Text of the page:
12-14-2012 06:53 PM
keithy what about using clay, like pottery clay of some sort? that way you can shape it however you want.
12-14-2012 06:26 PM
lochaber
Quote:
Originally Posted by Learner View Post
They are mostly used inside fake waterfalls where they are completely hidden. I did a little DIY project to try and keep one in my newt build. I used a a 2" piece of PVC with a notch cut out for the cord. I kryloned it black and then hot glued a thick plastic screen over the top to keep the critters out. Also kryloned black. Trick is to only hot glue one edge so that you can lift up the screen like a flap to access the fogger. It worked well.
I hvae some of that weird screen left. I have no idea where to find it. It works perfect for this application and I hvae never seen it since. I found it in my classroom one day in the deep dark recesses of the science stock room. Who knows.........its probably 20 years old. I can easily put a piece in an envelope and send it to you if you want. Just pm me if your interested. good luck and keep us all posted!!

JD
Something similar that I have done to keep critters out of waterfalls/homemade filters is to use a piece of pvc like you mentioned, and instead of gluing the screen/mesh directly to it, get a pvc coupling, and glue the screen to that, it should slip-fit over the other piece of pvc, making a lid that's accessible, yet keeps the critters out. As to plastic mesh, I've used the plastic canvas that they sell in craft stores, I think it's made of nylon and typically white/natural colored, though I have seen black (and other colors) numerous times. pretty inexpensive and pretty useful.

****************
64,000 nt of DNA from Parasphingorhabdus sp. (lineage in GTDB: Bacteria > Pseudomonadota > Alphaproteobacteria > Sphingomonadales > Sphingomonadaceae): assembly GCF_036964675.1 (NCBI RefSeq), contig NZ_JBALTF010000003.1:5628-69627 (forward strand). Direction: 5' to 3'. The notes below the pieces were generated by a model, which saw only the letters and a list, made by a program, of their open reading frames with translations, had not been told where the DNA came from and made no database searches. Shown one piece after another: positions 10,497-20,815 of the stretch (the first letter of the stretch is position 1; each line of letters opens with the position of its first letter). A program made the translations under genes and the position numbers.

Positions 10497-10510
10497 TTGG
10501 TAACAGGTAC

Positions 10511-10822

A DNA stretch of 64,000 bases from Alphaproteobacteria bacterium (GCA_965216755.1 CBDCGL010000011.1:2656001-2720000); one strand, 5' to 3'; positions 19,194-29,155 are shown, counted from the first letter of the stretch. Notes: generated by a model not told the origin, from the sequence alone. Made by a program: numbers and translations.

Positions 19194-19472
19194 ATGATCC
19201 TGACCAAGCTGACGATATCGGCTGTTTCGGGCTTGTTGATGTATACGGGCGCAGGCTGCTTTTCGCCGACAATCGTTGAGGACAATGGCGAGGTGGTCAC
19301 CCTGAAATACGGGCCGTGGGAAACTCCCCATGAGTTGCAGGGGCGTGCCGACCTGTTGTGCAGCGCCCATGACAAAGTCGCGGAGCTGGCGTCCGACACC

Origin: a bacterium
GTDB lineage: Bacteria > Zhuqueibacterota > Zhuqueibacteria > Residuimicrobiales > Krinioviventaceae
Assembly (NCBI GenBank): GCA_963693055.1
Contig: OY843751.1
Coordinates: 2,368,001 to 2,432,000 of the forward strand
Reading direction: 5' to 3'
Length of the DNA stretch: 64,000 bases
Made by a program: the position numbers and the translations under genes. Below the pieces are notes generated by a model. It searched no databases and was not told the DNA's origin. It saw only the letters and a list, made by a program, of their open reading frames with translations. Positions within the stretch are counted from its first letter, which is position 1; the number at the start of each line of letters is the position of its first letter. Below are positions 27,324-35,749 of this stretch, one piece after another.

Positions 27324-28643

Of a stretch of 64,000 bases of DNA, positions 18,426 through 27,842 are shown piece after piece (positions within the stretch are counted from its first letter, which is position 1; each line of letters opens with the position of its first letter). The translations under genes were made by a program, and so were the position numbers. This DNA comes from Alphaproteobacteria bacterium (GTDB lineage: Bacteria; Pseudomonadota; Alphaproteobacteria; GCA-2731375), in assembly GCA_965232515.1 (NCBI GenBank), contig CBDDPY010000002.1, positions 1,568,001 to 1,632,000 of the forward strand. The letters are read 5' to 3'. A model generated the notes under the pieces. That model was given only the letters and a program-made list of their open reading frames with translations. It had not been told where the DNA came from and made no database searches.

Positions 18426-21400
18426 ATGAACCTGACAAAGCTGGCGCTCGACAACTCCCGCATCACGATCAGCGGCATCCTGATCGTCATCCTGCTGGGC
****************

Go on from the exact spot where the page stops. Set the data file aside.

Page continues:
12-14-2012 03:23 AM
Learner
Quote:
Originally Posted by Wy Renegade View Post
Good idea. I've been considering/wondering if I exposed it to controlled heat, say like with a heat gun, if I could kind of control the warpage and mold it into the shape I desire? Then I could add foam and maybe try the titebond method to make the foam look more natural on the edge/outside and add sand and rock to the bottom.
I have done this a couple of times and used GS to make the edges look more natural. You wont even have to heat it at all, jsut carve it to look good. I kept the lip on mine since most tupperware will warp. You can insert small, flat slate rocks to the almost dried GS along with small driftwood pieces to further its natural look.

I have an ultrasonic fogger and it will be devastating to any critter. The frequency is intense and the water is quite warm at the source of the vibrations. It takes some work to conceal them since most of them have a bright red light when turned on that radiates in every direction. They are mostly used inside fake waterfalls where they are completely hidden. I did a little DIY project to try and keep one in my newt build. I used a a 2" piece of PVC with a notch cut out for the cord. I kryloned it black and then hot glued a thick plastic screen over the top to keep the critters out. Also kryloned black. Trick is to only hot glue one edge so that you can lift up the screen like a flap to access the fogger. It worked well.